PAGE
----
Mount Bernard

1 Dec

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Mount Bernard is a brick residence that was built circa 1850. The house is believed to have been built on the foundation of an 18th century dwelling. The home has been altered and enlarged several times. Most notably, in the 1920’s the façade of the home was changed to Classical Revival which was then in vogue. More additions were done in the 1940’s to the sides and rear of the home which turned the original T-shaped plan into a rectangle. Behind the home the terraced lawn descends towards the river.

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The first known owner of the tract was Phillip Lightfoot. He acquired the land before Goochland became a county and in the beginning the property was known as Lightfoot’s Beaverdam Plantation. In 1782, Lightfoot’s heirs sold the 700 acre property to Dr. William Pasteur. In 1805, the property was sold again, this time to Granville Smith under its new name, Kameschatka. The property then changed hands again, this time to Edward Garland. While Garland was owner, the original house burned, it is this foundation that is believed to be under the present day structure. In 1848, the home was once again sold, this time to Mathew M. Payne. In 1858, the home changed hands again, this time under the name of Mount Bernard, to Richard G Morriss.

Mount Bernard drawing

Drawing of Mount Bernard by a daughter of Major William N. Barret. Courtesy of Virginia State Library.

More owners would call Mount Bernard their home until 1925 when it became the property of Piedmont Securities and was by that time 1,559 acres. R.W. Woodruff, the owner of Coca-Cola, was on the board of Piedmont Securities and it is in this way that he took control of Mount Bernard. During his time there, he enlarged the house, changed the façade to Classical Revival, added barns and landscaped the house to fit his style of living.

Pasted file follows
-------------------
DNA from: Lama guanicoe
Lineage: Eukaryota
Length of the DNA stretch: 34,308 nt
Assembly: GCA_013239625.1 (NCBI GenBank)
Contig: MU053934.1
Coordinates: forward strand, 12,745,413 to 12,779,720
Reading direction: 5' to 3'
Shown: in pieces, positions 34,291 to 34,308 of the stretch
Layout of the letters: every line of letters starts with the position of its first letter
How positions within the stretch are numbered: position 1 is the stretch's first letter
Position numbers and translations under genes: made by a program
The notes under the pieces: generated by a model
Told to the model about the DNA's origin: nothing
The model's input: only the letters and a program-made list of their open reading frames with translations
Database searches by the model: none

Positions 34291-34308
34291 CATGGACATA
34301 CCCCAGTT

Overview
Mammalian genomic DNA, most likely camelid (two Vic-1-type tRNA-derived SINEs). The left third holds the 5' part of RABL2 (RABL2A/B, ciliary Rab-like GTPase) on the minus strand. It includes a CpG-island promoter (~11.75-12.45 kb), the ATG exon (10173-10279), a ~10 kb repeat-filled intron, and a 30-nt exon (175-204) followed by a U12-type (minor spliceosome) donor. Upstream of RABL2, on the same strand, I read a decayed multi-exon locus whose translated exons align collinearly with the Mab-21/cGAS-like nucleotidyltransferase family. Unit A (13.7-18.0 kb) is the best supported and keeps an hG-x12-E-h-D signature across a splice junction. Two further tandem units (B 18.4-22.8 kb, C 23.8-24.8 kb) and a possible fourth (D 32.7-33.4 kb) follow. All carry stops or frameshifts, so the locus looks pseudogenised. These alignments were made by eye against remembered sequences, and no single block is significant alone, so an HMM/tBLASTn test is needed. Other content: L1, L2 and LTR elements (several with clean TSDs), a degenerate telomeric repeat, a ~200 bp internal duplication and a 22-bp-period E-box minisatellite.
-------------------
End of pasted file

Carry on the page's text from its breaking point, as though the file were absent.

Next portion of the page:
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In 1948, Mount Bernard changed hands again, this time to another businessman, T. Brady Saunders. Saunders at the time was running Miller Manufacturing and Liphart Steel Company. He owned Mount Bernard for 20 years during which he began to break up the acreage. In 1963, Saunders gave 200 acres to the Boy Scouts for what became known as Camp T. Brady Saunders. In 1978, the house and a portion of the acreage was sold to Carmody Associates and finally in 1985, Dr. Donald P and Maria Becker purchased the home.

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The antebellum home is surrounded by contributing buildings such as a secondary residence, ice house and cool chamber, main barn/stable, slave quarters/kitchen, corn crib, two stables, equipment shelter and a well house. This grouping of house and buildings was enough to earn the property inclusion on the National Register of Historic Places in 2005.

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